As a nonsteroidal anti-inflammatory drug (NSAID), ibuprofen stops inflammation in its tracks. To do so, it hinders the production of inflammation-related chemicals in the body and thereby reduces subsequent fever, swelling, and pain (via WebMD).
However, because ibuprofen can put one at risk for stomach bleeding and other potential side effects, it may not be appropriate for those with certain health conditions, such as anemia, high blood pressure, stroke, and liver disease. For these individuals, it is best to first consult with your physician. Similarly, those who are breastfeeding are also encouraged to speak with their doctor before usage. For breastfeeding people with stomach ulcers, ibuprofen would not be considered safe.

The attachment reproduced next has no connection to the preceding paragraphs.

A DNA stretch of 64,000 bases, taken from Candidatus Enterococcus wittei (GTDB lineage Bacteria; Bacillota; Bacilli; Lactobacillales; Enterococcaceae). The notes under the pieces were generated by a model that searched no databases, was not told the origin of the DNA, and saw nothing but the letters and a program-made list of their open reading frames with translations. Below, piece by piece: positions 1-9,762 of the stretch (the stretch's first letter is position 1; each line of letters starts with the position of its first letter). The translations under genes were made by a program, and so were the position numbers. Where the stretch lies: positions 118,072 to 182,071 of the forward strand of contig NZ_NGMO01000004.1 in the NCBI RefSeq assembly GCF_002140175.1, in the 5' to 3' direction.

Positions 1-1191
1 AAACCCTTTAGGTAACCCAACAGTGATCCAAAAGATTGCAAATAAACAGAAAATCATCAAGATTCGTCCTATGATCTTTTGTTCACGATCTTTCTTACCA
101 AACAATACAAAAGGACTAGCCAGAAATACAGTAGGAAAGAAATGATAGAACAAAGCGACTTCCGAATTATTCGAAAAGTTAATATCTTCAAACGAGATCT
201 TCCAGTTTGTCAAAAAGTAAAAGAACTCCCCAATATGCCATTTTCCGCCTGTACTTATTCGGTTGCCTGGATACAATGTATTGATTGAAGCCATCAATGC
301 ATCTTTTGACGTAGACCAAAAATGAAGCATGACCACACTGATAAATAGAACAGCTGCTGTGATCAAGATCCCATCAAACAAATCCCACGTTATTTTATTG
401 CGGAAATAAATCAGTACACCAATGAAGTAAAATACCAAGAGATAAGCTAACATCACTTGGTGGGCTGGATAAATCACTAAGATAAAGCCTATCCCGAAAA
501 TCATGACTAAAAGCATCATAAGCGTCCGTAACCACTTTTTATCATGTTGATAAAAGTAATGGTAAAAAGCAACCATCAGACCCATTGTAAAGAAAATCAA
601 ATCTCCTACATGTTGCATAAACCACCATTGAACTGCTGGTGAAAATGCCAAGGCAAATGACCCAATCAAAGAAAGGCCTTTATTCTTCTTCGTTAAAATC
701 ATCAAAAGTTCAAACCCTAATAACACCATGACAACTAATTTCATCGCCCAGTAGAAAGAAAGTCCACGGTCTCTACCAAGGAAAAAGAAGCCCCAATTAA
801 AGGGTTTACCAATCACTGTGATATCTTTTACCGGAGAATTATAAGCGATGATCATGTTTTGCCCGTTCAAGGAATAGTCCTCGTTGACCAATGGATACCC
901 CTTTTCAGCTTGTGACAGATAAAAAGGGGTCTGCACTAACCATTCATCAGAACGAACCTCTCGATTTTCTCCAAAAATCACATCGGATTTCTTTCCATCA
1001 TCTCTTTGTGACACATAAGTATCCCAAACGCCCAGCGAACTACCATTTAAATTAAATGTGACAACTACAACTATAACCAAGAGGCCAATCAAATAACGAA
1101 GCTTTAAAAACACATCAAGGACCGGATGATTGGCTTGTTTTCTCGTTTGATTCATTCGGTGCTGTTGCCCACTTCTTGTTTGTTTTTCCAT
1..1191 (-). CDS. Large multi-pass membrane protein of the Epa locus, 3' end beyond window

Although highly unlikely, some babies may experience vomiting or diarrhea if exposed to ibuprofen through breast milk, according to experts at The Recovery Village. Generally speaking, however, ibuprofen is considered safe for healthy, breastfeeding adults, reports the Mayo Clinic. The same is true for some other types of pain-relief medications such as acetaminophen (Tylenol) or naproxen sodium (Aleve). Naproxen sodium should not be used on a long-term basis, however.